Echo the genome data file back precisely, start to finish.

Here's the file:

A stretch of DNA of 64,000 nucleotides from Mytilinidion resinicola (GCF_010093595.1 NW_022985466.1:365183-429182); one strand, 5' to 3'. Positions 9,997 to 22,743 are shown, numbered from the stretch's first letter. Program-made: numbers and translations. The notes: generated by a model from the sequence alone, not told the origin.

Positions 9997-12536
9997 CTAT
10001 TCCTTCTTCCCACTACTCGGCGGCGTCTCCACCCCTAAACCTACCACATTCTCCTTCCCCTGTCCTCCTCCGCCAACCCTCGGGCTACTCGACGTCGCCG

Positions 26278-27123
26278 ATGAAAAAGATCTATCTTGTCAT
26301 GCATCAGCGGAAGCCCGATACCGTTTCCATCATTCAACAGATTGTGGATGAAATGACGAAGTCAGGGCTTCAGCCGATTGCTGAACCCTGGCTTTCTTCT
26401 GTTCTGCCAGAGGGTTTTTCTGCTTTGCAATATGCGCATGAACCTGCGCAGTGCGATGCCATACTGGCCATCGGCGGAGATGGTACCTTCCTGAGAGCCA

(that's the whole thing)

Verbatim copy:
A stretch of DNA of 64,000 nucleotides from Mytilinidion resinicola (GCF_010093595.1 NW_022985466.1:365183-429182); one strand, 5' to 3'. Positions 9,997 to 22,743 are shown, numbered from the stretch's first letter. Program-made: numbers and translations. The notes: generated by a model from the sequence alone, not told the origin.

Positions 9997-12536
9997 CTAT
10001 TCCTTCTTCCCACTACTCGGCGGCGTCTCCACCCCTAAACCTACCACATTCTCCTTCCCCTGTCCTCCTCCGCCAACCCTCGGGCTACTCGACGTCGCCG

Positions 26278-27123
26278 ATGAAAAAGATCTATCTTGTCAT
26301 GCATCAGCGGAAGCCCGATACCGTTTCCATCATTCAACAGATTGTGGATGAAATGACGAAGTCAGGGCTTCAGCCGATTGCTGAACCCTGGCTTTCTTCT
26401 GTTCTGCCAGAGGGTTTTTCTGCTTTGCAATATGCGCATGAACCTGCGCAGTGCGATGCCATACTGGCCATCGGCGGAGATGGTACCTTCCTGAGAGCCA